make the method conditional by modification date: if the selected method conditional on the selected representation's modification date
representation has not been modified since the time specified in this being more recent than the date provided in the field-value.
field, then do not perform the request method; instead, respond as Transfer of the selected representation's data is avoided if that
detailed below. data has not changed.
If-Modified-Since = HTTP-date If-Modified-Since = HTTP-date
An example of the field is: An example of the field is:
If-Modified-Since: Sat, 29 Oct 1994 19:43:31 GMT If-Modified-Since: Sat, 29 Oct 1994 19:43:31 GMT
A GET method with an If-Modified-Since header field and no Range A recipient MUST ignore If-Modified-Since if the request contains an
header field requests that the selected representation be transferred If-None-Match header field; the condition in If-None-Match is
only if it has been modified since the date given by the If-Modified- considered to be a more accurate replacement for the condition in If-
Since header field. The algorithm for determining this includes the Modified-Since and the two are only combined for the sake of
following cases: interoperating with older intermediaries that might not implement If-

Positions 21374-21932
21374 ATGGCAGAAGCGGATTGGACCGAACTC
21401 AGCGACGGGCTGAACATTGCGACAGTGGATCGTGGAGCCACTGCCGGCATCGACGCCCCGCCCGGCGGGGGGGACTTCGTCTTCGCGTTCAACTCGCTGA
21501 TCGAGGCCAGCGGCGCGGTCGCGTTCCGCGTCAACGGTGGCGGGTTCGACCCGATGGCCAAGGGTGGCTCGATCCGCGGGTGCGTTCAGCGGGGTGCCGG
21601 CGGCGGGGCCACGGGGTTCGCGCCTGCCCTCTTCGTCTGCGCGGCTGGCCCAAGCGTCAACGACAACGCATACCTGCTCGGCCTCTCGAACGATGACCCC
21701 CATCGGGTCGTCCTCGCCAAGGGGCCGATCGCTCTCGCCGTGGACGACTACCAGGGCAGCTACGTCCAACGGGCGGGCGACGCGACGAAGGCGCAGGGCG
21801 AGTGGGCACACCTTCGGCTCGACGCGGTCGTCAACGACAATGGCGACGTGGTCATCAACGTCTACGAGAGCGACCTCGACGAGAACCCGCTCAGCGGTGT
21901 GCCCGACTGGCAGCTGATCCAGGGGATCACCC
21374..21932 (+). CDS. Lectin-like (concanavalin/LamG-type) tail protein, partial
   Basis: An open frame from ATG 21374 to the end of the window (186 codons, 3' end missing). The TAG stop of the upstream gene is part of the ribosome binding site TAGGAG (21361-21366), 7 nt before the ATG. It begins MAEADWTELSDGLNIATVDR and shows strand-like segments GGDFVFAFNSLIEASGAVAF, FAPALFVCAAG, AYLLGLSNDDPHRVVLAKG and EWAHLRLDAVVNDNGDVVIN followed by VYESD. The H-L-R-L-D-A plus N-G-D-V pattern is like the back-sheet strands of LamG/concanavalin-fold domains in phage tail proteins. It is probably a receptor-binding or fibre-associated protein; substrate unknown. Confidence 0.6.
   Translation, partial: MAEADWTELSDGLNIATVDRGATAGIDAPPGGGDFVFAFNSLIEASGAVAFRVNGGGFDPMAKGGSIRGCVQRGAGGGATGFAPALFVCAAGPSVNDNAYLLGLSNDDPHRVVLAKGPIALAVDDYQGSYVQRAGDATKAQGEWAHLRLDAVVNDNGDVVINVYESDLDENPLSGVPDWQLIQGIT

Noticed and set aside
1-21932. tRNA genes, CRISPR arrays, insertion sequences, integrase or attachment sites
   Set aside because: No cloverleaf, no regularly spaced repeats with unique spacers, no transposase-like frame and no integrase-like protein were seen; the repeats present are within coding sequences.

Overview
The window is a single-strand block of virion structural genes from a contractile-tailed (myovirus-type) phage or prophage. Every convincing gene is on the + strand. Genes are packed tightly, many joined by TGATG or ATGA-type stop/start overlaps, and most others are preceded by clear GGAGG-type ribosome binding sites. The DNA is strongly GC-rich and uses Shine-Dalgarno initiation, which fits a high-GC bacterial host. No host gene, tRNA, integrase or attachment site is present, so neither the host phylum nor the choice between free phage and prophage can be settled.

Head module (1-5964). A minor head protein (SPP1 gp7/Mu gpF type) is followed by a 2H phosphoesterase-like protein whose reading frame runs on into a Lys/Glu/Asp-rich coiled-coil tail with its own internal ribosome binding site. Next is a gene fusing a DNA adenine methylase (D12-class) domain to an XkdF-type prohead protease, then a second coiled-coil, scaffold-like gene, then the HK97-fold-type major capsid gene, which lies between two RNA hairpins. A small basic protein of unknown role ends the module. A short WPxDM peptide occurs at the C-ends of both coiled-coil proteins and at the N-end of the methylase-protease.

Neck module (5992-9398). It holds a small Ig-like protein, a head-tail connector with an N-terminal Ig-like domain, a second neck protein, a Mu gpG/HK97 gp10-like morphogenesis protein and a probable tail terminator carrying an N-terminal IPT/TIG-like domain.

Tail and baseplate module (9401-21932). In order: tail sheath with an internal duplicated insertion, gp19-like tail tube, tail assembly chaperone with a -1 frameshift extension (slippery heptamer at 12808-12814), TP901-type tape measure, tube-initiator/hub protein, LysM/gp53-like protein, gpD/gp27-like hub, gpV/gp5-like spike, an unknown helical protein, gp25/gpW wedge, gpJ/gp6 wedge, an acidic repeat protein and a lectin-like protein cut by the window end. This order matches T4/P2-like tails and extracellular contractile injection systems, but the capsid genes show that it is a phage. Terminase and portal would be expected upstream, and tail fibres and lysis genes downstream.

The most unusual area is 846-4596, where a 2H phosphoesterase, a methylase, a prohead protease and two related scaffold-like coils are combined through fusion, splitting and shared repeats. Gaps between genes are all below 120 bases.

None-Match.
1. If the request would normally result in anything other than a 200
(OK) status code, or if the passed If-Modified-Since date is
invalid, the response is exactly the same as for a normal GET. A
date that is later than the server's current time is invalid.
2. If the selected representation has been modified since the If- A recipient MUST ignore the If-Modified-Since header field if the
Modified-Since date, the response is exactly the same as for a received field-value is not a valid HTTP-date, or if the request
normal GET. method is neither GET nor HEAD.
3. If the selected representation has not been modified since a A recipient MUST interpret an If-Modified-Since field-value's
valid If-Modified-Since date, the server SHOULD send a 304 (Not timestamp in terms of the origin server's clock.
Modified) response.
The two purposes of this feature are to allow efficient updates of If-Modified-Since is typically used for two distinct purposes: 1) to